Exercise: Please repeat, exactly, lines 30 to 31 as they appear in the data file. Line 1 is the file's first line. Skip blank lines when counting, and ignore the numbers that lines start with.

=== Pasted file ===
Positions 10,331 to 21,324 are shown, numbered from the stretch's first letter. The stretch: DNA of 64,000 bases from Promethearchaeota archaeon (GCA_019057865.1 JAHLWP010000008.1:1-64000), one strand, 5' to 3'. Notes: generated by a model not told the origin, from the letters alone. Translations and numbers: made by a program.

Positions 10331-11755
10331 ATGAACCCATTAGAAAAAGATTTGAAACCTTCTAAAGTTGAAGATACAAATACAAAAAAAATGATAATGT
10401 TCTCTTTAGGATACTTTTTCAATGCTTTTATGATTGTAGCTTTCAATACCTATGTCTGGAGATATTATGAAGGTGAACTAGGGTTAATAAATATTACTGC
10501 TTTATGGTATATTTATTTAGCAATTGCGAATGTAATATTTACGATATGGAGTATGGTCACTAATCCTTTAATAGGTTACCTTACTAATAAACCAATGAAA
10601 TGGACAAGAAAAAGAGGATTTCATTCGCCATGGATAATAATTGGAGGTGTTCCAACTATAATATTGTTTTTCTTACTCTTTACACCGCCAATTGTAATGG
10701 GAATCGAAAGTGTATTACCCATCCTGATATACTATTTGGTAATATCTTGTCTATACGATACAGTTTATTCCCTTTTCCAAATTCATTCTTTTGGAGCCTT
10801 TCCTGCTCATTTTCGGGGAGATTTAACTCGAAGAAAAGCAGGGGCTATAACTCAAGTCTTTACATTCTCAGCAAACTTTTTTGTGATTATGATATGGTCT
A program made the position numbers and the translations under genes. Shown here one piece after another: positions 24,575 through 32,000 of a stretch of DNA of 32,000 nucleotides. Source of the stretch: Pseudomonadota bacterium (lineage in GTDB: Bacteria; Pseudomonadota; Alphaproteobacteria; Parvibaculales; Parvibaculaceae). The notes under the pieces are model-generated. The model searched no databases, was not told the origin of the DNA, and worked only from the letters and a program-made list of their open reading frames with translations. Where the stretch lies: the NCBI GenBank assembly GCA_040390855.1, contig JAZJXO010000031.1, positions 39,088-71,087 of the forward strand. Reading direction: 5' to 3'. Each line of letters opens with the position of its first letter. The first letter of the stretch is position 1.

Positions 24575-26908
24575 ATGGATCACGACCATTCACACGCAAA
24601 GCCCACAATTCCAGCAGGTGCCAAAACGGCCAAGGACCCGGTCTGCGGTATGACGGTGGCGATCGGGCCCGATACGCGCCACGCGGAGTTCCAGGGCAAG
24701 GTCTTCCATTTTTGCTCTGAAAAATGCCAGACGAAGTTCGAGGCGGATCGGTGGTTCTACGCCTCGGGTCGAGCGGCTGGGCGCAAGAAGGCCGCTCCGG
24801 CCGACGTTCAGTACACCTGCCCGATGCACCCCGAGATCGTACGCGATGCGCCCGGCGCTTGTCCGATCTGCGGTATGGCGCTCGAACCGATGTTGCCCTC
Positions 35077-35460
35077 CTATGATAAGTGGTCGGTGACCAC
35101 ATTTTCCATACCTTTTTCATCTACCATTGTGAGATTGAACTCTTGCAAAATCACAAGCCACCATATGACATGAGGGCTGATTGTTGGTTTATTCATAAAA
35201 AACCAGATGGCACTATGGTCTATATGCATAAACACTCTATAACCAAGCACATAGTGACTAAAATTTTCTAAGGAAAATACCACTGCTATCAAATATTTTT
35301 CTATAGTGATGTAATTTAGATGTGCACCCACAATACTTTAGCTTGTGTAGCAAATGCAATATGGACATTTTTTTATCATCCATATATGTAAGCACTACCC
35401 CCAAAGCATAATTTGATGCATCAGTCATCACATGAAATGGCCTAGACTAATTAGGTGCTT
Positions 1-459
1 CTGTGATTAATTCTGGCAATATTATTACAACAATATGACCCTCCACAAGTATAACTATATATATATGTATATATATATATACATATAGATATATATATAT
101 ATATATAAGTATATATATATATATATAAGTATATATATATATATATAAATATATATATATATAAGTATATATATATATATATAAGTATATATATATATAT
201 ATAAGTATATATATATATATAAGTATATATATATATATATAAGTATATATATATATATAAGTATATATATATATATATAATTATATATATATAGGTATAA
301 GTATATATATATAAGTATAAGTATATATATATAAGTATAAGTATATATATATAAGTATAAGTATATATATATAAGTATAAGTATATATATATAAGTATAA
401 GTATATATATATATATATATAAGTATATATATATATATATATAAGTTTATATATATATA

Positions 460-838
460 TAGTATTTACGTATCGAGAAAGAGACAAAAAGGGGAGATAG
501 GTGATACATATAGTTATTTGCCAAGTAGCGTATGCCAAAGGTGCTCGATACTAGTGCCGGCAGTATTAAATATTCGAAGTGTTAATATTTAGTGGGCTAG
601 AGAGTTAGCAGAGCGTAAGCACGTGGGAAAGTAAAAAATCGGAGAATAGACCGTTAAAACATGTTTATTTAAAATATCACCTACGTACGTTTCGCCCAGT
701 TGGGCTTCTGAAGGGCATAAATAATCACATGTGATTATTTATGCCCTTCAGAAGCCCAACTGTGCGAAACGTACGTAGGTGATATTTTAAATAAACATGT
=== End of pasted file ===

601 AGAGTTAGCAGAGCGTAAGCACGTGGGAAAGTAAAAAATCGGAGAATAGACCGTTAAAACATGTTTATTTAAAATATCACCTACGTACGTTTCGCCCAGT
701 TGGGCTTCTGAAGGGCATAAATAATCACATGTGATTATTTATGCCCTTCAGAAGCCCAACTGTGCGAAACGTACGTAGGTGATATTTTAAATAAACATGT